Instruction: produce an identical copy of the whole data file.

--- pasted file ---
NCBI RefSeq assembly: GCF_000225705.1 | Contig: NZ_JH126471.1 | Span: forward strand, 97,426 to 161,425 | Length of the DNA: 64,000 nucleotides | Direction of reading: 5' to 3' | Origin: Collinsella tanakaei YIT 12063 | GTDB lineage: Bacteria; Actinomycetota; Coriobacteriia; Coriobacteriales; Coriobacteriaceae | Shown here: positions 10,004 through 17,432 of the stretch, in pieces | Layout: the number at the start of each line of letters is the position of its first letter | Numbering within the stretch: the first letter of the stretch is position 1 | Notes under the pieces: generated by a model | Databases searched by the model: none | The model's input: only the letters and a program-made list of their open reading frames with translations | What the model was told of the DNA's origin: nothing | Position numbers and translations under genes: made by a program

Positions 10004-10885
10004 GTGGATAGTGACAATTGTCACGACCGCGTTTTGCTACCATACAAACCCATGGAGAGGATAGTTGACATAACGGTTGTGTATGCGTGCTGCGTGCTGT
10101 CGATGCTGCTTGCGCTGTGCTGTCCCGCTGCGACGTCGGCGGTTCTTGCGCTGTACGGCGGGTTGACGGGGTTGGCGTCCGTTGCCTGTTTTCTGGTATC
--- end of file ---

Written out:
NCBI RefSeq assembly: GCF_000225705.1 | Contig: NZ_JH126471.1 | Span: forward strand, 97,426 to 161,425 | Length of the DNA: 64,000 nucleotides | Direction of reading: 5' to 3' | Origin: Collinsella tanakaei YIT 12063 | GTDB lineage: Bacteria; Actinomycetota; Coriobacteriia; Coriobacteriales; Coriobacteriaceae | Shown here: positions 10,004 through 17,432 of the stretch, in pieces | Layout: the number at the start of each line of letters is the position of its first letter | Numbering within the stretch: the first letter of the stretch is position 1 | Notes under the pieces: generated by a model | Databases searched by the model: none | The model's input: only the letters and a program-made list of their open reading frames with translations | What the model was told of the DNA's origin: nothing | Position numbers and translations under genes: made by a program

Positions 10004-10885
10004 GTGGATAGTGACAATTGTCACGACCGCGTTTTGCTACCATACAAACCCATGGAGAGGATAGTTGACATAACGGTTGTGTATGCGTGCTGCGTGCTGT
10101 CGATGCTGCTTGCGCTGTGCTGTCCCGCTGCGACGTCGGCGGTTCTTGCGCTGTACGGCGGGTTGACGGGGTTGGCGTCCGTTGCCTGTTTTCTGGTATC